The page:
BPS Prepares for First Day of School

Last week and this week, Boston Public Schools (BPS) teachers, administrators and support staff have been busy preparing for the start of the 2020-2021 school year, which begins Monday, Sept. 21. 

All BPS students will begin with remote learning on September 21. Then in October, BPS will gradually introduce optional “hybrid” learning for all students, starting with the highest need students and the youngest students. BPS will then introduce optional hybrid learning for additional grade levels, starting with the youngest students, and moving up into the higher grades. 

BPS staff uses a fogger for cleaning, sanitizing, and disinfecting classrooms ahead of the school year.
An example of classroom configuration once students return to in-person learning under BPS’s ‘hybrid’ learning model.

This week BPS families received their Hybrid A or Hybrid B group and information about how to request a change to the learning model (hybrid or all-remote) previously selected. In addition, families of students eligible for four days of in-person learning received forms indicating their preference for either two or four days of in-person learning.

Mayor Martin Walsh and BPS Superintendent Dr. Brenda Cassellius said each new phase will be contingent upon the most up-to-date public health metrics.

“From the beginning of the COVID-19 pandemic, keeping Boston’s families safe, healthy, and equitably supported has been our top priority,” said Walsh. “That’s why we made the tough but necessary decision to close Boston Public Schools buildings in March. In a matter of days, we began distributing Chromebooks and WiFi hotspots to students, we set up meal sites to continue feeding tens of thousands of students and families, and we transitioned to fully remote learning. It was an all-hands-on-deck effort, and one we kept up while planning the upcoming school year.”

Walsh said the city is still facing uncertainty from the COVID-19 pandemic, but the values that guide the city are unchanged. 

“Our plans for the upcoming school year put health, safety, and the needs of our most vulnerable students at the center of our plans,” he said. “After conducting an equity analysis and incorporating the feedback of thousands of stakeholders, we have decided to move forward with a cautious, responsible, phased-in hybrid model for the school year. In the optional hybrid model, students learn at home three days a week and attend school in-person two days a week.”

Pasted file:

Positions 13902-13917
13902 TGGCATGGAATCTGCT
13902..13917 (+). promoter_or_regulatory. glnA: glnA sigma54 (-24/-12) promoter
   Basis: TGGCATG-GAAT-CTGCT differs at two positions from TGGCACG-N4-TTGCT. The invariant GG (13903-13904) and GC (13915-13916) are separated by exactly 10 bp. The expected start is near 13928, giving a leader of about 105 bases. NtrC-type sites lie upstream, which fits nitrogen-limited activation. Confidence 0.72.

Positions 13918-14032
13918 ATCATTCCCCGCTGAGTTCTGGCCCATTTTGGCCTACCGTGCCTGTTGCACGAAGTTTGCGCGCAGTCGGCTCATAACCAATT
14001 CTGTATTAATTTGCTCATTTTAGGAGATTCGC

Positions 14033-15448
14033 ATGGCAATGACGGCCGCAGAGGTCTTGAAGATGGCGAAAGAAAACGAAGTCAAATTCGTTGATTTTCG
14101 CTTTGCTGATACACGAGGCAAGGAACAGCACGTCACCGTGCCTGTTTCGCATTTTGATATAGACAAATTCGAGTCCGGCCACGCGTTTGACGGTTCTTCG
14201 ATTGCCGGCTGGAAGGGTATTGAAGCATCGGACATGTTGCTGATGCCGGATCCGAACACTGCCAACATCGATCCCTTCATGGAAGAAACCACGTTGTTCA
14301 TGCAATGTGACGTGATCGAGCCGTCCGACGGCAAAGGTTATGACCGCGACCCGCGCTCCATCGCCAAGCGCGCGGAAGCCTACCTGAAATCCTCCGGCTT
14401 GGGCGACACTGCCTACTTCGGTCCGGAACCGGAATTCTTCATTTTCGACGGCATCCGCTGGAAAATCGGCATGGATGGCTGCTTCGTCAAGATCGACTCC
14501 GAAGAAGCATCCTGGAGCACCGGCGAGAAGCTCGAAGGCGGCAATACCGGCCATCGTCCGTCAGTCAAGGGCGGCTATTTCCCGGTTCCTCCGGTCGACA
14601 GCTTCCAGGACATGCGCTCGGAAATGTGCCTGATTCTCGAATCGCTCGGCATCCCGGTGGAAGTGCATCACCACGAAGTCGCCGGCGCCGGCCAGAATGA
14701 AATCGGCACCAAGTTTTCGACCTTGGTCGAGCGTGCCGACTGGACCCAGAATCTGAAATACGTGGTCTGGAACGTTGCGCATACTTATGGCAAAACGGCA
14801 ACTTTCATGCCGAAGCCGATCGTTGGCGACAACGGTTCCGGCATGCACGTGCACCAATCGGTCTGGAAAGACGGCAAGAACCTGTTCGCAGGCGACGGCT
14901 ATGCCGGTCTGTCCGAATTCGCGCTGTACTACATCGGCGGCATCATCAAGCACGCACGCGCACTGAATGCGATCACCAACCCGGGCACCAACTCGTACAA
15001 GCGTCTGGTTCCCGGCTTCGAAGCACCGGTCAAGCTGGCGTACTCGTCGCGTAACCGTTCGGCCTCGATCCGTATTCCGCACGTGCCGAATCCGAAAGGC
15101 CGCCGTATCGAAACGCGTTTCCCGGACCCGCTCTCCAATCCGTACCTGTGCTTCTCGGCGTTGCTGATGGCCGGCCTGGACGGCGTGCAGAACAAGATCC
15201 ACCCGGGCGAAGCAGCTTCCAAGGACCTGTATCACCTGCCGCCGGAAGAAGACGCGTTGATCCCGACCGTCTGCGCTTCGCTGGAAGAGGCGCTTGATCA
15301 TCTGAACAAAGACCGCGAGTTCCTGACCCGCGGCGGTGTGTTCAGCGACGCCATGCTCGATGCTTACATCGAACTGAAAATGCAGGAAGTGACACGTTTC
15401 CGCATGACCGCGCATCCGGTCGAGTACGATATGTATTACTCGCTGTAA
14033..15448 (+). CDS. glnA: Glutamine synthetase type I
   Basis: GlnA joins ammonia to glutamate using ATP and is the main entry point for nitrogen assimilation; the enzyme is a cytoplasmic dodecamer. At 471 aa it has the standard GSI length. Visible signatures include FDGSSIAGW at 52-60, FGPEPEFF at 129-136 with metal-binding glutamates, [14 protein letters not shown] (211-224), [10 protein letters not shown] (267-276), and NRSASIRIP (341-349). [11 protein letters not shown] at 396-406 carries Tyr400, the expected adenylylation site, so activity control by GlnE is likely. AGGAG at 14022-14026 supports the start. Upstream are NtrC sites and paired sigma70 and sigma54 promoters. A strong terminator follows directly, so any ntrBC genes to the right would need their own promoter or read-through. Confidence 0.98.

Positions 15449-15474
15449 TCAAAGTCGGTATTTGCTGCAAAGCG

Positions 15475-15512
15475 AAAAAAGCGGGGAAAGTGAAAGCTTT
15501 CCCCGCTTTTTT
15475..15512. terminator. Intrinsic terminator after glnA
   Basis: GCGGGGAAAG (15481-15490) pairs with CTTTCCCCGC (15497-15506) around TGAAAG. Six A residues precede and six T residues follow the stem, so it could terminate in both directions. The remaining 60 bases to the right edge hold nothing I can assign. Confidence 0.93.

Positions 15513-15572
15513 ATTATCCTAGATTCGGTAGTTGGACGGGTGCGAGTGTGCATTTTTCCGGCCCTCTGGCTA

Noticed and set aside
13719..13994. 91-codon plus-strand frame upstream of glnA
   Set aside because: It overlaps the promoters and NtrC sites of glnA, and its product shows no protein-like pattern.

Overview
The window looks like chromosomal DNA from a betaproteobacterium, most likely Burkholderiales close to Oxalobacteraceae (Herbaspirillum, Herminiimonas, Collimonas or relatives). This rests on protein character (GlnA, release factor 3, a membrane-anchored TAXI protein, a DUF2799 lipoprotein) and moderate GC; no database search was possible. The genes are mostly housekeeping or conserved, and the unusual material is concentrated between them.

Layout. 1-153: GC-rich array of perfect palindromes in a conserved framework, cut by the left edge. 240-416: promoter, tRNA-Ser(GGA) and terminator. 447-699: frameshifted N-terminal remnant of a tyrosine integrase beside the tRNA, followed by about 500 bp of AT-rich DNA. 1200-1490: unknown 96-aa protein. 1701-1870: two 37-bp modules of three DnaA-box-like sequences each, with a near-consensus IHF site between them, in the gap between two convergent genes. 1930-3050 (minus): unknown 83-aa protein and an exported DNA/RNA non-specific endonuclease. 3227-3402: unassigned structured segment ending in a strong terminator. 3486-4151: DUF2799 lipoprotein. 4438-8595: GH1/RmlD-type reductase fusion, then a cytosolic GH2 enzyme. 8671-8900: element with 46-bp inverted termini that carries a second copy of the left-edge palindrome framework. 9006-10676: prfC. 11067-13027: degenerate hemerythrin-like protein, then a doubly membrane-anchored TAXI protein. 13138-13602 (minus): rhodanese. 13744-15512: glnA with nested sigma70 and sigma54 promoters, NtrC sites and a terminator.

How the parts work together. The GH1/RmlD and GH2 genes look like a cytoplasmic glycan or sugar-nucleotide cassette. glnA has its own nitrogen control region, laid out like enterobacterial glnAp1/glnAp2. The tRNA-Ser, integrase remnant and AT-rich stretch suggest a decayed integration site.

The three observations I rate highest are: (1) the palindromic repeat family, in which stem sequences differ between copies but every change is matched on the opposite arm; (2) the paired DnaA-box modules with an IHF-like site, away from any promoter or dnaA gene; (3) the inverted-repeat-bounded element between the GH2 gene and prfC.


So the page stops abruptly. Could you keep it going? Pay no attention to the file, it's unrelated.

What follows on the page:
The BPS reopening plan is as follows:

• On September 21, all students will start with all-remote learning. 

• No sooner than October 1, the option of hybrid learning will begin for students with the highest needs. 

• No sooner than October 15, optional hybrid learning may begin for the three grades of kindergarten: K0, K1, and K2. 

• No sooner than October 22, opt-in hybrid learning may begin for grades 1-3. 

• No sooner than November 5, opt-in hybrid learning may begin for grades 4-8. That will include grades 6-8 in the high schools that include those grades. 

• And no sooner than November 16, opt-in hybrid learning may begin for grades 9-12. 

“In every step, families have the choice of whether to opt in to hybrid learning or stay fully remote,” said Walsh. “BPS is surveying families about their learning environment and transportation preferences for the fall. We know that many families want and need their children to be in school, but many other families are not yet comfortable with in-person learning. That’s why we are honoring family choice.”

Walsh said BPS learned a lot from the spring remote learning period. This plan is an opportunity to make remote learning more robust, inclusive, and creative. 

“We are expanding technology and internet access; creating new outreach and support plans for families; developing solutions for special education students and English learners; and talking with childcare providers,” he said. “We have also spent months preparing our school buildings and training staff to protect students’ and teachers’ health. We are working with school leaders and facilities professionals to make sure every school is safe and in compliance with DESE recommendations. We will not send students, teachers, or staff into buildings that are not safe.”

Walsh said the city needs to balance keeping our communities safe while getting kids back to school, and provide quality education. 

“That’s what this plan makes possible,” he said. “At every step, we will follow public health data. Every family will have the choice about when to send their children into school buildings. And we will continue the work that began long before COVID-19: to close opportunity and achievement gaps, and give every single child the quality education that they deserve.”

Walsh said he and BPS are deeply grateful to all of the teachers, school leaders, staff, families, students, and public health experts who lent their time and expertise, and helped the city consider all aspects of our plan. 

“This is the most difficult chapter in our city’s recent history, and time and time again the Boston community rises to the challenge with solidarity and compassion,” said Walsh. 

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